Lawrence Lessig's call for state-based activism on behalf of a Constitutional Convention could provide the uprooted movement with a political project for winter
Observers and participants alike have interpreted the Occupy Wall Street movement as expressions of frustration with persistently high unemployment and underemployment, with the appearance of growing income disparity in the United States, and with the sense that the richest among us are disproportionately responsible for the current crisis. But the fundamental problem, you could argue, is that we have simply not had meaningful financial reform in response to the crisis. The Dodd-Frank Bill that was passed last summer was better than nothing, but it did not do what needed to be done to fix the problems that caused the current crisis: We haven't punished anyone. We haven't broken up banks to prevent them from being "too big to fail" in the future. The banking system that's brought us the current crisis remains in power, barely chastened. "Why?" ask the Occupy Wall Street protesters.
Lawrence Lessig has an answer. In his new book, Republic, Lost: How Money Corrupts Congress -- and a Plan to Stop It, he spends 20 pages reviewing the the 30 years of deregulation that led up to the financial crisis and outlining our present circumstances. In fact, this book, published just before Occupy Wall Street began, is perfectly positioned to become the movement's handbook. While few protesters will need convincing that the government is corrupted by money, the book lays out the case in a such a comprehensive and persuasive manner -- and proposes such specific and radical solutions -- that it seems tailor-made for the Occupy movement. And it's ambitious proposal for state-based activism on behalf of a Constitutional Convention could provide the movement with a next organizing step as it nears its two-month anniversary Thursday -- and faces such questions as how to ride out the winter and how to respond to police crackdowns.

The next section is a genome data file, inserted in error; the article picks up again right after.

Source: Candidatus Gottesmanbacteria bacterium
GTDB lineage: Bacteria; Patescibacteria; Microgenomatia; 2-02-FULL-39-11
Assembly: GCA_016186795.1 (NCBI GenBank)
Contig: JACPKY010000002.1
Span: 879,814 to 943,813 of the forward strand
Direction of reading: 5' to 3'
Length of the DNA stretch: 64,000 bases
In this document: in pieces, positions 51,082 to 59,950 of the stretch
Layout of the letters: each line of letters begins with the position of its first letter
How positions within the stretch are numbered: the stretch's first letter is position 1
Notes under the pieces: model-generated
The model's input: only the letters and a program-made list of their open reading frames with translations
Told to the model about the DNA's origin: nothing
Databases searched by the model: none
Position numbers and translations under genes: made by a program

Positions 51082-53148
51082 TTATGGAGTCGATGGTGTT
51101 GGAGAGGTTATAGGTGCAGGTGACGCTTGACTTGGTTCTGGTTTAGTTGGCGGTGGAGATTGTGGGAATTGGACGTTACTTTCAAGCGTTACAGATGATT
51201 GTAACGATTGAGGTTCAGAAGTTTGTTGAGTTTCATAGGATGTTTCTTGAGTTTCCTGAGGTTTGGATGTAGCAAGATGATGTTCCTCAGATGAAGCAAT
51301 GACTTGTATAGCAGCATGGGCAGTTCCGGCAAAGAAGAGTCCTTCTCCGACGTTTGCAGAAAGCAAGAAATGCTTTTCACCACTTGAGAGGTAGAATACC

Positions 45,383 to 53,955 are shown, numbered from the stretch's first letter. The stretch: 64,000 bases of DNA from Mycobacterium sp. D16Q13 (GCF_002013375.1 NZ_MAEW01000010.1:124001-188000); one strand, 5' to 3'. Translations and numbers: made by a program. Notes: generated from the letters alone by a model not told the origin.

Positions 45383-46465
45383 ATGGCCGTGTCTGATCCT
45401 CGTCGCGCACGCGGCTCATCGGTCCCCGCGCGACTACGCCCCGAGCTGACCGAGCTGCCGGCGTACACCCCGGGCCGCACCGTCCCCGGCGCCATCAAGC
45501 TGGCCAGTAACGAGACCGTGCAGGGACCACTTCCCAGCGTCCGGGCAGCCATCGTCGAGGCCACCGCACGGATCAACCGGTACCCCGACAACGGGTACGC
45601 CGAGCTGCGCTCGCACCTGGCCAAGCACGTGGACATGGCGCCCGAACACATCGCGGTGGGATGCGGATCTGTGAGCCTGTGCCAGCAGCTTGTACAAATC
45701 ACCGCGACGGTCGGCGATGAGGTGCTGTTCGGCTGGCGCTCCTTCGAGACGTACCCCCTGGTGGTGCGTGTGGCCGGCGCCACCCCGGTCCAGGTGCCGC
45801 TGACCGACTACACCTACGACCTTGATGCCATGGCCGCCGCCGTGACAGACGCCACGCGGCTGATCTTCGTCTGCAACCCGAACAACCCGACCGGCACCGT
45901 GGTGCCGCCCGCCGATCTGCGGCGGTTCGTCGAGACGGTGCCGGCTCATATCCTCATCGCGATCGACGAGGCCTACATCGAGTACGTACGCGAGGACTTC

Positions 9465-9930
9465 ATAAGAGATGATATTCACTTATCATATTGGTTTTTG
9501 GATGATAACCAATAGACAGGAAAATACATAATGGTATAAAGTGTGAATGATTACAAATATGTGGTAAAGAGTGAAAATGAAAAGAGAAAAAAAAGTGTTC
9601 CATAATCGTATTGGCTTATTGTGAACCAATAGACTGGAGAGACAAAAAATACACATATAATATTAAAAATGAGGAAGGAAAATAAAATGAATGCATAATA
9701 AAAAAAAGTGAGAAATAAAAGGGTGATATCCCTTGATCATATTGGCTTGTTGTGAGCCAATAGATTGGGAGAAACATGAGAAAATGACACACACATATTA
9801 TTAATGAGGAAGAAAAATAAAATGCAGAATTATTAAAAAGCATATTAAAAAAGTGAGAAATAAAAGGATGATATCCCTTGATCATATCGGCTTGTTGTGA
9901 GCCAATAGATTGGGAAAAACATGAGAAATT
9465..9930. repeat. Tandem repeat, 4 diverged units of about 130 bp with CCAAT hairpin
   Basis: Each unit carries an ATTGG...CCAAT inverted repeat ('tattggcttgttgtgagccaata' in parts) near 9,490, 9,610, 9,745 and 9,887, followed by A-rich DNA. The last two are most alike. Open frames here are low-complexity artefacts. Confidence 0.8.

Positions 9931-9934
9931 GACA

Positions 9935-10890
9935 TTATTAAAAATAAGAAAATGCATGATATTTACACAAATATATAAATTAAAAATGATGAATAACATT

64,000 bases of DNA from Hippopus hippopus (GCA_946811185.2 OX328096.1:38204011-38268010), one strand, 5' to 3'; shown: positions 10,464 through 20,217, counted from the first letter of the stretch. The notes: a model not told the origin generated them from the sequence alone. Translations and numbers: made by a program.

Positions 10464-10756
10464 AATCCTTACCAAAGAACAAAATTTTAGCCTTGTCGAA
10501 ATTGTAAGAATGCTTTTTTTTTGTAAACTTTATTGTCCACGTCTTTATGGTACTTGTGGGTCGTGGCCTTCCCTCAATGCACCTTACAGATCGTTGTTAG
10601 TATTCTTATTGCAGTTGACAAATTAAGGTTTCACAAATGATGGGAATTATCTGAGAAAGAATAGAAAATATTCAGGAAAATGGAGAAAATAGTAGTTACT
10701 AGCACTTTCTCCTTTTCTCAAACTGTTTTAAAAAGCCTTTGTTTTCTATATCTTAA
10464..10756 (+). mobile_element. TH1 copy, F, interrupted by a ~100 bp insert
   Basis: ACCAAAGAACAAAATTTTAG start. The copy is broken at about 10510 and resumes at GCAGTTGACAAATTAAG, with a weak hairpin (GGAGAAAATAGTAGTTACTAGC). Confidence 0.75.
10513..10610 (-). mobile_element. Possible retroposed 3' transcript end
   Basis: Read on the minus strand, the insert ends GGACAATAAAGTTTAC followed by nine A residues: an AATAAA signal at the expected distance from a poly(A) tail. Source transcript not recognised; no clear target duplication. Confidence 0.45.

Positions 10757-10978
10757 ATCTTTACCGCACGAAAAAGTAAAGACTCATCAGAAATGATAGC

Lessig, director of the Edmond J. Safra Foundation Center for Ethics at Harvard University and a professor at Harvard Law School, spent 10 years fighting to reform the nation's copyright laws. The effort produced a half-dozen books, led to the creation of the Creative Commons licensing system and a case before the Supreme Court, which ultimately failed. Rather than dissuading him, Lessig concluded four years ago that this failure perfectly situated him to take on an infinitely harder challenge -- the reform of Congress itself. The shift in focus led him to leave Stanford University and relocate his family to the east coast to teach at Harvard in 2008, where he began the research and activity that gave rise to his latest book.